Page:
Survey responses for staying up to date with trends

Some things we learned through the research:

  • The majority of people surveyed either find out about events or trends by word of mouth or through social media.
  • When people see a crowded area they are more inclined to see what is going on.
  • Most people do not usually organize public or private events and would rather just attend already organized events.



Once we felt we had gathered enough research from our interviews and survey we created our persona Randy Marsh. This persona helped keep the user in mind and also helped keep the developers up to date with the goals we were aiming to accomplish.

User Story Map

While creating the user story map we posted the different goals Randy had and what kind of flow he would take in order to complete set out tasks. As we went along we would sketch out what we had in mind for different screens on the app. This helped everyone stay on the same page. It was especially useful while working with developers since they were able to see what they would be coding, and if they would be able to actually code it.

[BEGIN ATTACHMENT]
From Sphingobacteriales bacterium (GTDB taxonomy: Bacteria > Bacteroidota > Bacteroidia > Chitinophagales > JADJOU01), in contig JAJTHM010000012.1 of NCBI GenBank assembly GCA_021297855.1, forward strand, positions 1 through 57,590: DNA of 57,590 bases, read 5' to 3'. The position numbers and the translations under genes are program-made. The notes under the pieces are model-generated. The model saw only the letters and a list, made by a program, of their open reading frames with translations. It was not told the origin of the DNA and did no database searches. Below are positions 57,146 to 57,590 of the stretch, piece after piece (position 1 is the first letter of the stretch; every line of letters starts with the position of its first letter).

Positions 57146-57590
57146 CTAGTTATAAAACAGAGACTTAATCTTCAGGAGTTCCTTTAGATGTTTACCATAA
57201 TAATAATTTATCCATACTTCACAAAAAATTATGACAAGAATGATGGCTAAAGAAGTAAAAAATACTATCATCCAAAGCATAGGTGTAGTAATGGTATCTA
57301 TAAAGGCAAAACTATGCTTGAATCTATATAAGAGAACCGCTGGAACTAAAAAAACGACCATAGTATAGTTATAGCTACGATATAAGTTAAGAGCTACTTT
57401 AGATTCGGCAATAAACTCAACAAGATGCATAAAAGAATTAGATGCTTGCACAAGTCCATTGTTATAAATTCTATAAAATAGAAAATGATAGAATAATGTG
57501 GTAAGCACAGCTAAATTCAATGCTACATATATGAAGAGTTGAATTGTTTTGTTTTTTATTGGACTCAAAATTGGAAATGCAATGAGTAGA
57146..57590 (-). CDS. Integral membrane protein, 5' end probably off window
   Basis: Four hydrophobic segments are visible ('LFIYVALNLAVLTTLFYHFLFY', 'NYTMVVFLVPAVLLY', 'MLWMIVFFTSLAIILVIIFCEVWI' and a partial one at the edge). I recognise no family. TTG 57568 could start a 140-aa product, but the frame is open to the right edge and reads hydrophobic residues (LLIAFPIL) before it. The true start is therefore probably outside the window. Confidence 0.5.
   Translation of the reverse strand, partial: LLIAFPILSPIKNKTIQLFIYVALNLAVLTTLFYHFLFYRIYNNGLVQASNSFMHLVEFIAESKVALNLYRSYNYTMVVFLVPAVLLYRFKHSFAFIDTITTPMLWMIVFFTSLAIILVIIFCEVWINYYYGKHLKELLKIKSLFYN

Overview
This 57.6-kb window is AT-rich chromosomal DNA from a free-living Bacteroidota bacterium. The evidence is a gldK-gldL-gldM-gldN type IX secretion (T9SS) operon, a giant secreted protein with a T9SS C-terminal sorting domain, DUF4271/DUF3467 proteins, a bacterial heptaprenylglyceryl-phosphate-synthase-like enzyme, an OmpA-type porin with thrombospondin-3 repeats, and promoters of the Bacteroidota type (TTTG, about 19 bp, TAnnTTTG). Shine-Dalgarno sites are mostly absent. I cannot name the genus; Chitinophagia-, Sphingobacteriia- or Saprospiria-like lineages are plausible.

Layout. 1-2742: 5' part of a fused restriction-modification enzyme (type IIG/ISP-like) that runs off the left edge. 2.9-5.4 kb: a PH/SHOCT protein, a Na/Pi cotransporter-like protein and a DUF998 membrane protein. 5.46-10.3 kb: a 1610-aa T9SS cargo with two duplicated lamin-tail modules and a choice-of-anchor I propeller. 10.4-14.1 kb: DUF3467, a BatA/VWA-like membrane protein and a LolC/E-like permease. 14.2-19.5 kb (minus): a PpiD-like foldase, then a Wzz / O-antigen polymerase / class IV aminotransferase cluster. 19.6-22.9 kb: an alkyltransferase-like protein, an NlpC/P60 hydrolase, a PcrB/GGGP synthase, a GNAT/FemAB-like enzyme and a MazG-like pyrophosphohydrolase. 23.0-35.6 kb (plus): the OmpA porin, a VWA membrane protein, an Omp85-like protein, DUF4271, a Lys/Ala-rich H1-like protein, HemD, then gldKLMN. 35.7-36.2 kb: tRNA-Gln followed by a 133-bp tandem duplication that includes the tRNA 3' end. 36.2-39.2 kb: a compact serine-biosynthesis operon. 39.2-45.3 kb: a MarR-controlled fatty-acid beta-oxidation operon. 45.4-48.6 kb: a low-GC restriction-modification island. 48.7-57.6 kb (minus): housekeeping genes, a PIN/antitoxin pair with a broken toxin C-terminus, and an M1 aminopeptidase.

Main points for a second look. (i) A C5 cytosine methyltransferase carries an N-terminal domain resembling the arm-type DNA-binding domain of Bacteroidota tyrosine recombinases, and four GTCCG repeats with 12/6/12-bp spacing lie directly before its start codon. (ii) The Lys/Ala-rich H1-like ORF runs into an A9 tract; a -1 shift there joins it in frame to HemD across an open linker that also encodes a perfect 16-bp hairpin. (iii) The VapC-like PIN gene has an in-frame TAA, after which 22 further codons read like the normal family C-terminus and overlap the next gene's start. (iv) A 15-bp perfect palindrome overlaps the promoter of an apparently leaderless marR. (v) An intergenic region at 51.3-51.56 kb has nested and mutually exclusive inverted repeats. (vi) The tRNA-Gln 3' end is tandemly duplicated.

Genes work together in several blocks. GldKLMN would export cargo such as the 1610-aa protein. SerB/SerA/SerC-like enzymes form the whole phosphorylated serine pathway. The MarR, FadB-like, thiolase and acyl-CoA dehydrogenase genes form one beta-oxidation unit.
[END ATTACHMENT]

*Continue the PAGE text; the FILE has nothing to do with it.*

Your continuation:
The ideation process is the point where our team came together and gathered all the research data we had. After completing the user story map we were able to start on the user flow, wireframes, and mid fidelity designs. By completing these steps inside of the Ideation process we are able to sift through viable solutions/non-viable solutions and create the minimum viable product.

Minimum viable product

We proposed to do an app that does the following:

  • Search a college or area.
  • See what is being talked about in that area.
  • See what events are popular.
  • See what venues are popular.
  • Purchase tickets to events the user is interested in.

UI Changes

With the user story map completed we moved onto the wire framing of the app. We had already drawn up wireframes and created some mid-fidelity designs in sketch. In some of the previous designs we had a tab bar that would take you between the pages containing the map, favorites, profile, and settings. We felt all theses different pages created too many tap points and we wanted to create something that felt like you were never going to a totally different page. As a team we decided to create a drawer system that would allow you to choose how you could view content. This gave the user a feeling of control, gave them the search function any time they needed it and creates a fluid user experience.